Mandatory Timeframe for Breach Reporting and/or Consumer Notification

Without unreasonable delay
Laws related specifically to personal information
  • Breach Reporting & Consumer Notification
  • Protect personal information
  • Written Program for Protection/Security
  • Third Party: Specific Obligations
  • Third Party: Mandated Contracts
  • Employee Training
  • Data Disposal/Destruction
  • Risk Assessment
  • Requests for Information
Fines & Penalties

Violations of Breach and Notification
Civil action and $1,000 or more per resident

Regulation Levels
  • Breach Reporting
  • Consumer Notifications
  • Third Party Management
  • Data Protection
  • None to minimal
  • Basic Requirements
  • Comprehensive Requirements
  • Extensive Requirements
Quick Facts
  • Breach reporting to the Consumer Protection Division of the Department of Consumer Affairs and all consumer reporting agencies that compile and maintain files on a nationwide basis is required in the event a business provides notice to more than 1,000 persons, without unreasonable delay.
  • Violations involving breach notification are subject to an administrative fine in the amount of $1,000 for each resident whose information was accessible by reason of the breach, the amount to be decided by the Department of Consumer Affairs.  A civil action may also be brought to recover actual damages resulting from a negligent violation, injunctive relief to enforce compliance, and recovery of attorney’s fees and costs if successful.
  • Violations involving the protection of social security numbers and data disposal laws can carry a penalty of liability for three times the amount of actual damages or not more than $1,000 for each incident, whichever is greater, as well as reasonable attorney’s fees and costs.
  • Additional requirements may exist for education-sector entities, especially with regard to request for information and student data protection requirements.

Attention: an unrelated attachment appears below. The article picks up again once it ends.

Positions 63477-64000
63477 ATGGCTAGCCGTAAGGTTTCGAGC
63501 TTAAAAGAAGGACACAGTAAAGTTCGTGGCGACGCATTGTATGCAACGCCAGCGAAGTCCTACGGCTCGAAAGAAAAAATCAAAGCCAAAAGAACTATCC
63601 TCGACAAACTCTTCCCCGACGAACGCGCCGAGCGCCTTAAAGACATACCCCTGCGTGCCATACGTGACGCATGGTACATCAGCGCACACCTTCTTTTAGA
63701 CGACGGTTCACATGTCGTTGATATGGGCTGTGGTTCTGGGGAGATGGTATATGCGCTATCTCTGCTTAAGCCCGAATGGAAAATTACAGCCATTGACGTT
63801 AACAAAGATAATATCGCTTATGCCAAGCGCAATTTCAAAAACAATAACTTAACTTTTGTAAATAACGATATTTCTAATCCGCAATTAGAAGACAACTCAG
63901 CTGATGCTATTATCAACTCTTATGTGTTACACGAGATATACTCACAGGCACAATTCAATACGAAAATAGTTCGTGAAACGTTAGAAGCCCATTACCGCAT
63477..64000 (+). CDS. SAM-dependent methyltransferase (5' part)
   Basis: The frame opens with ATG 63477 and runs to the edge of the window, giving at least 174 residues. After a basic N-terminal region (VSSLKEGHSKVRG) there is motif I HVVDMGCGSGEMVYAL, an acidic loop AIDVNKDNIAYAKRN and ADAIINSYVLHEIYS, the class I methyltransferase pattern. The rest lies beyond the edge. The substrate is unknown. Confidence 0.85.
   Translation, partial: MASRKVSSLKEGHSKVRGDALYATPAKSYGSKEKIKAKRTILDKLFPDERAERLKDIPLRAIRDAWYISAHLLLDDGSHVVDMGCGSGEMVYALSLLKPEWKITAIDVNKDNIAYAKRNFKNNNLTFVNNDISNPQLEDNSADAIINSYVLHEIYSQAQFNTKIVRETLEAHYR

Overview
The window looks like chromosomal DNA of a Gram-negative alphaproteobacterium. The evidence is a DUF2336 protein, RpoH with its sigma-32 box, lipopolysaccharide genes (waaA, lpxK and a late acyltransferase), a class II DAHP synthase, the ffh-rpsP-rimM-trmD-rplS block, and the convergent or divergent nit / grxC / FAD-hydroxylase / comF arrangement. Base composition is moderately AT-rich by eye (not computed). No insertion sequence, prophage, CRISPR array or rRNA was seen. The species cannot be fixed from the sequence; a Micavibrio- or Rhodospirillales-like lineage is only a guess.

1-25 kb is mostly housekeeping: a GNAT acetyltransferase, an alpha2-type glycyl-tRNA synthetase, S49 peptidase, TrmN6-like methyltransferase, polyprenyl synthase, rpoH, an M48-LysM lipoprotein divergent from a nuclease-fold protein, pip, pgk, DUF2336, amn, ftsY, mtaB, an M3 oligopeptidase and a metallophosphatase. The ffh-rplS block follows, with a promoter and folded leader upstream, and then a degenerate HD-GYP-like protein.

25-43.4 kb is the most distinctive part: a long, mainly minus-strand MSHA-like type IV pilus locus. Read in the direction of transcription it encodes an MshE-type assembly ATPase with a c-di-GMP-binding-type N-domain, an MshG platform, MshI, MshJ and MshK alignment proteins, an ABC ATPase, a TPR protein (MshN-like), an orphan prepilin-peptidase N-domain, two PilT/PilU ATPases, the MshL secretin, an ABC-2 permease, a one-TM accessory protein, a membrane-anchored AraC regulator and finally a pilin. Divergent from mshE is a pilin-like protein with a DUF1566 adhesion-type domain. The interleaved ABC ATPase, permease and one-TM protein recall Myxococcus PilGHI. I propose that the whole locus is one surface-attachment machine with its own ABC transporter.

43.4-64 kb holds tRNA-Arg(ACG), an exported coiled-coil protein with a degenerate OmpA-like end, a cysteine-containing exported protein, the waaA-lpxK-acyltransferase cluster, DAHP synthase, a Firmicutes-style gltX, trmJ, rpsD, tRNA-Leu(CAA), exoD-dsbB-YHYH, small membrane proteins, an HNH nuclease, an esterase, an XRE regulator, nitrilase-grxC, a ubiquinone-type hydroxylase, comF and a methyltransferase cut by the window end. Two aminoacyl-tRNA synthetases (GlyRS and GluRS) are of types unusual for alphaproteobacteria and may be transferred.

• Additional stringent requirements may exist for insurance-sector entities, including risk assessment, written privacy program, 72-hour consumer breach notification timeframe requirements, and more.
  • If vendor is breached, they must report it to the data owner.  The data owner will be responsible to complete the reporting and consumer notification.
  • If your breach affects residents in other states, you will need to notify those residents using that state’s rules.
Statutes and Laws
  • S.C. Code § 39-1-90 Breach of security of business data; notification; definitions; penalties; exception as to certain banks and financial institutions; notice to Consumer Protection Division (2008)
  • S.C. Code § 37-20-180 Restrictions on publication and use of social security numbers; exception (2008)
  • S.C. Code § 37-20-190 Requirements for disposition of business records; exceptions (2008)
  • S.C. Code §§ 38-99-10 – 38-99-100 South Carolina Insurance Data Security Act (takes effect January 1, 2019)
  • S.C. Code § 59‑1‑490 South Carolina Department of Education Data Use and Governance Policy (2014)
  • S.C. Code §§ 44‑115‑10 – 44‑115‑140 Physicians’ Patient Records Act (1992)
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